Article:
Lemon trees perform best in low or no freeze regions.  However, many varieties can be grown in ½ barrels and maintained in large shrub form with pruning.  Thus, in colder regions when the winter’s first freeze arrives your lemon tree can be moved to a protected location with strong natural or artificial light, such as an atrium, greenhouse or garage.  In the spring, your potted lemon tree can then be moved back outside again.

Some of us long to give meaningful, inspired and unique gifts.  The gift of a lemon tree to commemorate a birth is just such a gift.  It is a gift both parent and child can enjoy and benefit from for more than just a few days, but rather, a lifetime.

Author: Dee Lusk, PhD
© 3/21/13,www.worldinplants.com

References:
1. Walheim, Lance.  1996.  Citrus, Complete Guide To Selecting & Growing More Than 100 Varieties For California, Arizona, Texas, The GulfCoast & Florida.  Ironwood Press.
2. http://lemonadeday.ja-development.com/about/mission-and-history
For more information & registration, Google: Lemonade Day
3. http://www.2020site.org/history/history-of-lemonade.html

GMO, what the heck is that?

In my last post I mentioned GMO tomatoes.  I had a friend review the article before I posted but the next day I had second thoughts.  So I asked her if she knew what GMO means, and she revealed she did not.  Nothing to be ashamed about, she has an abundance of good company.  I’m not quick with acronyms so I had to Google it the first time I saw it to make sure I understood correctly.  So let’s get with the basics, a description and then the ugly, the bad and the good.  Yes, I said ‘good.’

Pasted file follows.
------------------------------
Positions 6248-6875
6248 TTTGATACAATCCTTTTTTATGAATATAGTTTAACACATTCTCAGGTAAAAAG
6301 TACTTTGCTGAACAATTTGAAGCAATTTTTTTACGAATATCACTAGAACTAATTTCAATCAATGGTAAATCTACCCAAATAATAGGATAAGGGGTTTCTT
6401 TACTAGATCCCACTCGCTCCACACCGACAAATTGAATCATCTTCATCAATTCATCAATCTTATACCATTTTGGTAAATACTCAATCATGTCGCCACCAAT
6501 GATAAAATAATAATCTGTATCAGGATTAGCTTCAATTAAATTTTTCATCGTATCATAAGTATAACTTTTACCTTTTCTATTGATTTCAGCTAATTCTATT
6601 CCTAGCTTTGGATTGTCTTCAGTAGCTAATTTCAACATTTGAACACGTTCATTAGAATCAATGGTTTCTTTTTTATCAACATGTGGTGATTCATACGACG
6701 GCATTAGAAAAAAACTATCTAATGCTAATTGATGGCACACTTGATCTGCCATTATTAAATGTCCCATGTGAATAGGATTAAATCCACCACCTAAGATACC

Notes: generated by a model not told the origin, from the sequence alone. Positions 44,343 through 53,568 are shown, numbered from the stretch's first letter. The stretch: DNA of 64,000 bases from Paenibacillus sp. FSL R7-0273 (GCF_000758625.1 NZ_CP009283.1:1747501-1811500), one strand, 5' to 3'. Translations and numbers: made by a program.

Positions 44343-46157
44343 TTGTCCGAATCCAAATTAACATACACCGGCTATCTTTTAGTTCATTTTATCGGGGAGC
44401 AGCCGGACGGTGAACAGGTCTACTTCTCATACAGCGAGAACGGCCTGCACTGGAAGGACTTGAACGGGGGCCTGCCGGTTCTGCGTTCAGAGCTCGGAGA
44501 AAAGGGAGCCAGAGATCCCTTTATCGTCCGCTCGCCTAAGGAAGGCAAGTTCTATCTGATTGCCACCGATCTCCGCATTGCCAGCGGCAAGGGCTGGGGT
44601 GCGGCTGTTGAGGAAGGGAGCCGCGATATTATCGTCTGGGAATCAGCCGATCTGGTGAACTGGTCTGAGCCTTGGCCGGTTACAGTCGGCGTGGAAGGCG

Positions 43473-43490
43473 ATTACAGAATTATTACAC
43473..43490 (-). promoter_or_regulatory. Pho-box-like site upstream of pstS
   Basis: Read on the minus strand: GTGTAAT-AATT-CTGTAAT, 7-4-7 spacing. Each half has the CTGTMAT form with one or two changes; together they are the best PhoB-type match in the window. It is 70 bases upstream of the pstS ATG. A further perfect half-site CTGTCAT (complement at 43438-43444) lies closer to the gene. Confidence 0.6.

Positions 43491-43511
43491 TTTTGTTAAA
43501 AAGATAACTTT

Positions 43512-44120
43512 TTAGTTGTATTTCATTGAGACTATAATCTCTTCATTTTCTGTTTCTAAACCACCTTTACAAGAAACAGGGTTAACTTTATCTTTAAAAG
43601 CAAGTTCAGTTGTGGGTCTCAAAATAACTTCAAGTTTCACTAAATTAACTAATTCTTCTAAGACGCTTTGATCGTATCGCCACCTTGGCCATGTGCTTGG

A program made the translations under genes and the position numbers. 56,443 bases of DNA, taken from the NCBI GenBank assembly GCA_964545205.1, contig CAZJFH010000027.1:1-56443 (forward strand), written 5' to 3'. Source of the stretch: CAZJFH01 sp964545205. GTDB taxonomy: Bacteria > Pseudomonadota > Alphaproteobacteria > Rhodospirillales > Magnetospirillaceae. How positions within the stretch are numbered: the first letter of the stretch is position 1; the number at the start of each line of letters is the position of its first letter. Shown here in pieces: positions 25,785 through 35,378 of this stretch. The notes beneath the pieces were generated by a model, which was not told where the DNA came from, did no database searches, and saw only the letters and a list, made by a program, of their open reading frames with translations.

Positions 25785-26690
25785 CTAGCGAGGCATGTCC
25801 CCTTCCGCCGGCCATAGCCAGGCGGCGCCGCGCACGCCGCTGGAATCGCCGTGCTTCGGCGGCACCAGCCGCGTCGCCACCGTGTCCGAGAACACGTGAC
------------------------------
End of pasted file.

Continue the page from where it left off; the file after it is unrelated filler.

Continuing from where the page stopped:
GMO means ‘genetically modified organism.’  This isn’t the same as a hybrid.  Hybrids are created by crossing two individuals of different species.  A mule for instance is a hybrid, resulting from cross breeding a horse with a donkey.  GMOs are different in that humans have mucked around in the genes and added a little this or that from another organism, resulting in a phenotype (WYSIWYG, what you see is what you get) with a characteristic or characteristics we, for whatever selfish purpose, desire.

So you might ask, what is a gene?  A gene is a segment of DNA, a snip-it of the genome.  Genes contain information.  DNA residues are the code or alphabet of genes and genome.  The genome or all the genes collectively, contain all the information to create and successfully operate an individual.  I tutor a very bright grade school student and when I talk to him about this I call the genome a book.  The book contains all the blueprints and operating instructions for the organism.  It also acts like a CEO (chief executive officer), responding and directing or redirecting operations at the molecular (chemical particles) and cellular levels when an organism is faced with change or challenge.  For us, the flu would constitute such a challenge and our bodies respond by producing antibodies under the direction of genes within the genome.